Bright Lights, Big City
This is my first attempt at a Flash Fiction Challenge with Chuck Wending at terribleminds.com (squee!)
Flash Fiction Challenge : In the Martian suburbs celebrating the Red Planet’s independence.
On the first night, when the clock tower in the City struck midnight, the noise was deafening. Beings all over the planet celebrated with such fervor you’d have thought they were part of the Governing Board who had negotiated the independence of Mars. Fireworks filled the night so brightly, they could be seen throughout all of the surrounding suburbs. The every announcer on every channel on the telemonitors rejoiced with the newly declared independence, flashing pictures of the partying downtown, and a few of the fulsome members of the Board.
The second night came and festivals were set up throughout the planet. Young and old alike came out to make merry with their friends and family. After over two hundred years of struggle, it was their time to shine.
Come to night number three.
Still fireworks light up the night, even miles outside the main city. Still streets are filled with revelers; dancing and singing with joy until the wee hours of the morning begin to creep into the sky. For most, this is a celebration they have waited their lifetimes to see. For others, they don’t know of a time where they didn’t strive toward independence. The people of Mars are a proud species. And to those who agreed to allow them to join the Universal Alliance as a United Planet, they are revered as a people whose determination and dedication to what they believed in deserved this honor.
But to some, a small group of Martians, they felt no need to celebrate. They were not convinced there was a need… yet…
Qix stared at the ceiling, taking another deep breath to try to calm his anger. BOOM! Another explosion in the sky was followed by a shower of light. He rolled on his side away from the window; huffing and tugging on the sheet.
“Why are you so troubled, Qix?” The softness of his wife’s voice was welcome.
“Sorry to wake you, Otha.” Qix sat up in bed, placing all of his feet on the floor and rubbed his face and ears. She placed her hand on her husband’s back, caressing his fur in hopes to soothe him.
“I’m just… I’m tired of all the unnecessary pomp and circumstance.”
“Qix!” She scolded as she crept closer to sit at his side. “After two hundred and seventeen years, we finally have our independence. That is an amazing feat for our people.”
“WE are not independent, Otha. Out here? Out where the working class lives…” He bounced out of bed and paced the floor. Another boom, followed by an illuminated spray, briefly lit up their bedroom.
“It’s only been a few days. We don’t know how it is going to affect us yet. We need to be patient.”
“Hush, Qix! The kids.” Again he huffed in frustration.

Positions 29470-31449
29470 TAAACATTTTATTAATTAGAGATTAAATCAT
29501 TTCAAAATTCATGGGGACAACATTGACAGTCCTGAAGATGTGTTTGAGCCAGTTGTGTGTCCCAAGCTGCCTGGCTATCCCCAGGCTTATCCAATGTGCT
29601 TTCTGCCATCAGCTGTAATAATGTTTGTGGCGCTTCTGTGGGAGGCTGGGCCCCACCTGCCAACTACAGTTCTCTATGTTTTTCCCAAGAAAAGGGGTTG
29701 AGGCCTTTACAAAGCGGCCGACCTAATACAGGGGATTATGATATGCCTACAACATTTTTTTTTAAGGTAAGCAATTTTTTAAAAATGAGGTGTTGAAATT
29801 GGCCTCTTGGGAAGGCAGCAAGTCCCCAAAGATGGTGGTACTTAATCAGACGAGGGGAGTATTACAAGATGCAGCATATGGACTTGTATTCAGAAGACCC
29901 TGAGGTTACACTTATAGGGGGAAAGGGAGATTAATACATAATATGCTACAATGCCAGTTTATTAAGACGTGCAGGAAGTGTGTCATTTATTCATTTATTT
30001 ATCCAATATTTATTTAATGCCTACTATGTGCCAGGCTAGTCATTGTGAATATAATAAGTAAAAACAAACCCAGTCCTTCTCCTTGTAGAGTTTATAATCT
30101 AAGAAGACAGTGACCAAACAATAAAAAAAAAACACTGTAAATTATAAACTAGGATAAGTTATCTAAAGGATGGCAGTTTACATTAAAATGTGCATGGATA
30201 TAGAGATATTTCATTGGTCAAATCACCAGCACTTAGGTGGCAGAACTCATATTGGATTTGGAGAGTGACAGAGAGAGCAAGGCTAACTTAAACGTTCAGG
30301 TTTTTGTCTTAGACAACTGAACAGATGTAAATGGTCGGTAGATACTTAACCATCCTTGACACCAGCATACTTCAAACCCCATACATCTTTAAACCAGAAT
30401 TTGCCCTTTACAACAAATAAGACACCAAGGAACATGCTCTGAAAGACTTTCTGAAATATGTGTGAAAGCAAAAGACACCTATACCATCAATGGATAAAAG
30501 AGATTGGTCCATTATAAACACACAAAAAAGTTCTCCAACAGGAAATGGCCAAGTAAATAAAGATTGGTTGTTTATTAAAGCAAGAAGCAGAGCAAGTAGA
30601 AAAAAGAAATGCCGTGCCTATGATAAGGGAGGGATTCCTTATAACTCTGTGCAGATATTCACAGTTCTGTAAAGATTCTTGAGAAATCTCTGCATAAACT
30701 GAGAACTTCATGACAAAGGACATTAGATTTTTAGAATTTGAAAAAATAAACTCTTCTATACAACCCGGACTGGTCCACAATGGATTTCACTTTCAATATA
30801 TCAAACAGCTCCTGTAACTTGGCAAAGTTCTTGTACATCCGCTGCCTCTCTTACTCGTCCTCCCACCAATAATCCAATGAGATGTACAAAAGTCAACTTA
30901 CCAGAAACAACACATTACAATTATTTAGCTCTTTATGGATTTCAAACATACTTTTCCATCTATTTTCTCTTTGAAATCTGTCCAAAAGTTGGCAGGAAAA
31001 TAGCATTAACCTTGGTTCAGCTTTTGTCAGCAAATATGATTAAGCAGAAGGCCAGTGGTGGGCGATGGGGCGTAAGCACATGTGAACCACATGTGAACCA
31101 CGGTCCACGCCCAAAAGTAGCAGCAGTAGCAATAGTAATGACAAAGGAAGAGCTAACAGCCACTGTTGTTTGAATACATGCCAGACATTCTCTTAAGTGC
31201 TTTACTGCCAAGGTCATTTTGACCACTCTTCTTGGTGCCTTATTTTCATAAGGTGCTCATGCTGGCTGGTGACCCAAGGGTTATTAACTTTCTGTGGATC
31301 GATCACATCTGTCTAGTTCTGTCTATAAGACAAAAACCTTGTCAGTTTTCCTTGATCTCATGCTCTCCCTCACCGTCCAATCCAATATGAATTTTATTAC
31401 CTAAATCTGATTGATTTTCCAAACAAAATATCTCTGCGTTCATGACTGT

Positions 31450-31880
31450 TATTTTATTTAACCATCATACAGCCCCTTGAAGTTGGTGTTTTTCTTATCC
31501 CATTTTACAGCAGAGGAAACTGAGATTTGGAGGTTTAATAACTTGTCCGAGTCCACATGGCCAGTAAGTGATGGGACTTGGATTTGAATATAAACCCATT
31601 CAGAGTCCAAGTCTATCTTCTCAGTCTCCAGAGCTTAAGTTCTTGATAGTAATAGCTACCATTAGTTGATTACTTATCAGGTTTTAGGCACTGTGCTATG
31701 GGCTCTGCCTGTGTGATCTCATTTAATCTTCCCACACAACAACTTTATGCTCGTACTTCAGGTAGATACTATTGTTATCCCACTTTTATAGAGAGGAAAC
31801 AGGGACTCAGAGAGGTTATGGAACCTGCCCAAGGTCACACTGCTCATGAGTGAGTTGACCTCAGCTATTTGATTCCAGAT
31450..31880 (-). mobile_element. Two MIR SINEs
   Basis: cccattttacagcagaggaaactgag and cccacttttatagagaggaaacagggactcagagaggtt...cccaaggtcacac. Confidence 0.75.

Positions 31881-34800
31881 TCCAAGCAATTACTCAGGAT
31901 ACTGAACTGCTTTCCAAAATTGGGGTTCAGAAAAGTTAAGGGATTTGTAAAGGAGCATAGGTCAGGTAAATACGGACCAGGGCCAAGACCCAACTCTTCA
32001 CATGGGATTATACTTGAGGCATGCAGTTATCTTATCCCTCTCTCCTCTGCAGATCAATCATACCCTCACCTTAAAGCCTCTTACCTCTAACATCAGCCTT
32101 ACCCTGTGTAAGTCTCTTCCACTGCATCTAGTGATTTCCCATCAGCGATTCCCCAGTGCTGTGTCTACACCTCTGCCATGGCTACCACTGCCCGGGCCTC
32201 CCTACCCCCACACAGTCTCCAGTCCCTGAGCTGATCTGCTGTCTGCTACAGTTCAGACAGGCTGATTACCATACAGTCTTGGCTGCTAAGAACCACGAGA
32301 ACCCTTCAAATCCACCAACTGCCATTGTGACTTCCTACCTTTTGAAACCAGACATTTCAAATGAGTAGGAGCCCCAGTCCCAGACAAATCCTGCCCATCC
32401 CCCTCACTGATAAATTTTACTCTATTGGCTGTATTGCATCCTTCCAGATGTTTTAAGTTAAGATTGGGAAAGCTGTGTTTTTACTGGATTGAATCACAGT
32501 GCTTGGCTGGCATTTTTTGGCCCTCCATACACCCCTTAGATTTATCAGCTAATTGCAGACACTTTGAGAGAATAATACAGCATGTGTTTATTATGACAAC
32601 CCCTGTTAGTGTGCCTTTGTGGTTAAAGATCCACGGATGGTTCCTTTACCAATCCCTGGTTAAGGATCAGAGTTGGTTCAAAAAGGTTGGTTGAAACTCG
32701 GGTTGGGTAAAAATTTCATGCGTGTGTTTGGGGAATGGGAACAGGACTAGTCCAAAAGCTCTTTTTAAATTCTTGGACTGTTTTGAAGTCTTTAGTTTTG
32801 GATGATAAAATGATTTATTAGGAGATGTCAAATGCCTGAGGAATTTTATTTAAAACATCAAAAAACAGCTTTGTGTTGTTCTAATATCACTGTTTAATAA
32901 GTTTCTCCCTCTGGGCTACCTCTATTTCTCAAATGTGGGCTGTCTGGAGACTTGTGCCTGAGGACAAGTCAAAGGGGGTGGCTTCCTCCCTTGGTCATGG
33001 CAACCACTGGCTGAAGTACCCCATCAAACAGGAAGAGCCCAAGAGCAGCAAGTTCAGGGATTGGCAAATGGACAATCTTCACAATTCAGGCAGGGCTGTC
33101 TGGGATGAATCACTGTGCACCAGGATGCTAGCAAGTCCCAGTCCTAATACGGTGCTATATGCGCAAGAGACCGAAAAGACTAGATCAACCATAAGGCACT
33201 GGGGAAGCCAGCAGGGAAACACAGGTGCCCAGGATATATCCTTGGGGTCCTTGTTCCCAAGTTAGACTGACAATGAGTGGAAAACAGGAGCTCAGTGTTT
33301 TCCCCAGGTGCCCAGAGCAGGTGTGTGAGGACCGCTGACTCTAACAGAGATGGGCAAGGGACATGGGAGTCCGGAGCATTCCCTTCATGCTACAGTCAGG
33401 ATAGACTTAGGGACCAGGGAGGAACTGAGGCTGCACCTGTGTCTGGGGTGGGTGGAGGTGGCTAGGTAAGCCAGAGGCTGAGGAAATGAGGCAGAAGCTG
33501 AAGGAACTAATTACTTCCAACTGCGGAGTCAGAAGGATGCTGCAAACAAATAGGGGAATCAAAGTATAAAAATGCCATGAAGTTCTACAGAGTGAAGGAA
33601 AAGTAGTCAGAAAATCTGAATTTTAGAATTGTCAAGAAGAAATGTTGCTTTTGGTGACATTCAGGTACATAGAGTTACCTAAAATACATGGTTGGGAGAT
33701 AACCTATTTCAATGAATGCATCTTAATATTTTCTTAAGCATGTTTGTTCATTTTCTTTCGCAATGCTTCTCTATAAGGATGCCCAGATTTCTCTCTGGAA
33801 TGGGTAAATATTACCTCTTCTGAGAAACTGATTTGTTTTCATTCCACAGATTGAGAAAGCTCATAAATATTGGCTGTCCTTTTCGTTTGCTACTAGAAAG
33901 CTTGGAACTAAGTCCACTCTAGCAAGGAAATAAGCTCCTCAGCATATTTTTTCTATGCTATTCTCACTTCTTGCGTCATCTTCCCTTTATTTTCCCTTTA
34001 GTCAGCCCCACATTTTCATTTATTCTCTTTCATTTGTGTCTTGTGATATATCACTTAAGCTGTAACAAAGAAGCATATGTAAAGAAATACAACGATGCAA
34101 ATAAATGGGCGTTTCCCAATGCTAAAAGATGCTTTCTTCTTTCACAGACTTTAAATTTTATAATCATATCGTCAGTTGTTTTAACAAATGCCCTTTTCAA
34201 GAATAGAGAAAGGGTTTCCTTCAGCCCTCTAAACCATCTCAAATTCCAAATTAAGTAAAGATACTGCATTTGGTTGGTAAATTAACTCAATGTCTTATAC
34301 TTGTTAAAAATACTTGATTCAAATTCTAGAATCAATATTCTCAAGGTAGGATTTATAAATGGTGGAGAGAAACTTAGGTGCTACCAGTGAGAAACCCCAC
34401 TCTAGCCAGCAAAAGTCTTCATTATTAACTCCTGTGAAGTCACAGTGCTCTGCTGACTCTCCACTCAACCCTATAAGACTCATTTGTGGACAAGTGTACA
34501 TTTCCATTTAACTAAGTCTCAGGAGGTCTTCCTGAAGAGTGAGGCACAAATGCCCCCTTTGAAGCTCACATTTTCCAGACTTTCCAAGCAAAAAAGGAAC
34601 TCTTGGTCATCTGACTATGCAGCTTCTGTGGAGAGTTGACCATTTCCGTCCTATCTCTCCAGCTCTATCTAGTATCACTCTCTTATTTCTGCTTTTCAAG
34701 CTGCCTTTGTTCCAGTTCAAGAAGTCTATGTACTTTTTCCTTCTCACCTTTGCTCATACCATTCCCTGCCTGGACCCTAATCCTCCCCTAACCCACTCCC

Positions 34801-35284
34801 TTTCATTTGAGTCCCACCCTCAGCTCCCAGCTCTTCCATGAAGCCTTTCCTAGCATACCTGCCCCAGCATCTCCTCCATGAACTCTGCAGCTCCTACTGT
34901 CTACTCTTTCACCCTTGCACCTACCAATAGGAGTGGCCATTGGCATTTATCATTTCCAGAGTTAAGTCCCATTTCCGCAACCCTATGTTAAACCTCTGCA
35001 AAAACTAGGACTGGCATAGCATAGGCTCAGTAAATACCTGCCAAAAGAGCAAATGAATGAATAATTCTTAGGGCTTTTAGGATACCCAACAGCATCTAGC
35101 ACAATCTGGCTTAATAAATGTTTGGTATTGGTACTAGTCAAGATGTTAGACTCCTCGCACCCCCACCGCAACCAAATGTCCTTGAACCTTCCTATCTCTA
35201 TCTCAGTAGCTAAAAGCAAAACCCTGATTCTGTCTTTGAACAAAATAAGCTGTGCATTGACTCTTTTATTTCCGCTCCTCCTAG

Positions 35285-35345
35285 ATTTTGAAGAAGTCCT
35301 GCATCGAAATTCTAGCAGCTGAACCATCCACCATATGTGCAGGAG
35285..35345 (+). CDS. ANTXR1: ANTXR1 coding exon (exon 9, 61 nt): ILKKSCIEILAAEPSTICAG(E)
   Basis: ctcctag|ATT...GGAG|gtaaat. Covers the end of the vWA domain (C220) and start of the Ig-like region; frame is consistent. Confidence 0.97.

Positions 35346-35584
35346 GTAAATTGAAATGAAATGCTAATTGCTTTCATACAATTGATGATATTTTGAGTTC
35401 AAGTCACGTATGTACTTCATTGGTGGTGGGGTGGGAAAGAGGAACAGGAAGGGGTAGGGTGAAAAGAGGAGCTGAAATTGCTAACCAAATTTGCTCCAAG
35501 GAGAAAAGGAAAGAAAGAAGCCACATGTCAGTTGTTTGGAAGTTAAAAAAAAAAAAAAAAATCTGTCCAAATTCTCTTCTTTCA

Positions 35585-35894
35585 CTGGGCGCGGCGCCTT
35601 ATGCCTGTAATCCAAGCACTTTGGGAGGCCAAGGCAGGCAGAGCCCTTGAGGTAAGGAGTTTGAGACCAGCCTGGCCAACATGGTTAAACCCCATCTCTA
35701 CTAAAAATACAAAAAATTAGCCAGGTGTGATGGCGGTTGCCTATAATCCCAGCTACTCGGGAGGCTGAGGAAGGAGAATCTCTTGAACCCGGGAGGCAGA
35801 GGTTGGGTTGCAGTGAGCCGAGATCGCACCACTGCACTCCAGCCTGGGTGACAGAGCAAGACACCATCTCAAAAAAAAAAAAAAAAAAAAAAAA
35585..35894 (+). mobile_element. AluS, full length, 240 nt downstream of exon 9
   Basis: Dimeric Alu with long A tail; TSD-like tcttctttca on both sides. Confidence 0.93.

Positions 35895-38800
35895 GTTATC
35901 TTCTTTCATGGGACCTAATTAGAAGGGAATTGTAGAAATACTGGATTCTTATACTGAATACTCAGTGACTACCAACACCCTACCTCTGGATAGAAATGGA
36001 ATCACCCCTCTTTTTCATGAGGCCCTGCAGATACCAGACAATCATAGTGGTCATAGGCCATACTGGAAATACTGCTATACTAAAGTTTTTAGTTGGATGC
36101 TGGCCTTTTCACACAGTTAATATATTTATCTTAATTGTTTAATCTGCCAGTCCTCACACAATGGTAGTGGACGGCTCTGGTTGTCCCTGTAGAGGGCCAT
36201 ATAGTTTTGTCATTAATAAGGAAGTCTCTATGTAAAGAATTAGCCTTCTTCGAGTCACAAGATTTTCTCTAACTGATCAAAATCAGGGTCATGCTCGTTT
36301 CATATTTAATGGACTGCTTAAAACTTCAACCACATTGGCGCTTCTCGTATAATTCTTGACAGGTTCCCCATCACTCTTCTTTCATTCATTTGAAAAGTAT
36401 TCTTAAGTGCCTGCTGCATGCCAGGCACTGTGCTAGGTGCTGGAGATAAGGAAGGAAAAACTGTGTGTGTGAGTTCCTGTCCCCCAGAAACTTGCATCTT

Qix stood at the window, leaning against its sill, staring outside in silence. Otha waited as long as she could stand before climbing out of bed to snuggle up and put an arm around him.
“Tell me.” She sweetly coaxed. “What is really upsetting you?” When he didn’t respond, she slipped a finger under his chin lifting his violet eyes into view. “Qix.” She begged.
He took a deep breath and took her hands in his. “Mr. Theb called me into his office today…”
“Aaaand. He offered me a job.”
“It’s in the city, Otha. In the city with the new Regime…”
“Oh.” Otha now understood the worry that plagued her husband. As part of the agreement for allowing independence, Mars needed to allow their planet to be open to other worlds. Many people were excited at the prospect of learning from other species; to see what new milestones could be reached in science and industry. Otha knew to Qix, the Regime simply mean not just working with Martians. Qix would be thrown into a whole new setting with beings from other planets and other walks of life that were not his own.
“What did you tell him?” She asked.
“I … I told him I would think about it. I need to give him an answer in the morning.” He sat back on the edge of the bed again.
“And what will you tell him?”
“I don’t know, Otha… I know it means more money and I know it is good exposure, but…”
“But…” She forced the subject. He shook his head and sighed. “Qix. I only want you to be happy. If you aren’t going to be happy with this new job then tell Mr. Theb no.”
Qix looked at her with surprise.
“But, if you miss out on an opportunity to better your position and better your family because you’re –“ She stopped before uttering the words. Otha wanted to encourage, not emasculate.
She moved to sit in front of him and started again. “I know that this is something that you can do. And you’d be really good at it.”
Qix looked into the loving eyes of his wife as she smiled up at him. He didn’t want to disappoint her. He wanted to give her and their kids everything he didn’t have as a child. He wished his father had lived long enough to be a part of this. To see what the Martians had accomplished.
Suddenly, Neb and Behz burst through the door.
“Did you see that?!” Neb shouted as he pointed out the window.
“What are you two doing up?” Ohta asked.
“I told him not to come in here, Mom.” Behz crossed her arms and tapped two of her feet like a bossy big sister would. Qix snatched his daughter into his arms and hugged her tight.
“Well thank you, Miss Behz, for being such a good big sister.” He ruffled her fur and nuzzled her until she giggled.
Neb rolled his eyes and shook his head, turning his focus back to the window.
“Isn’t it exciting Dad?”
Qix smiled and looked knowingly at Otha. “Yes son, it certainly is.”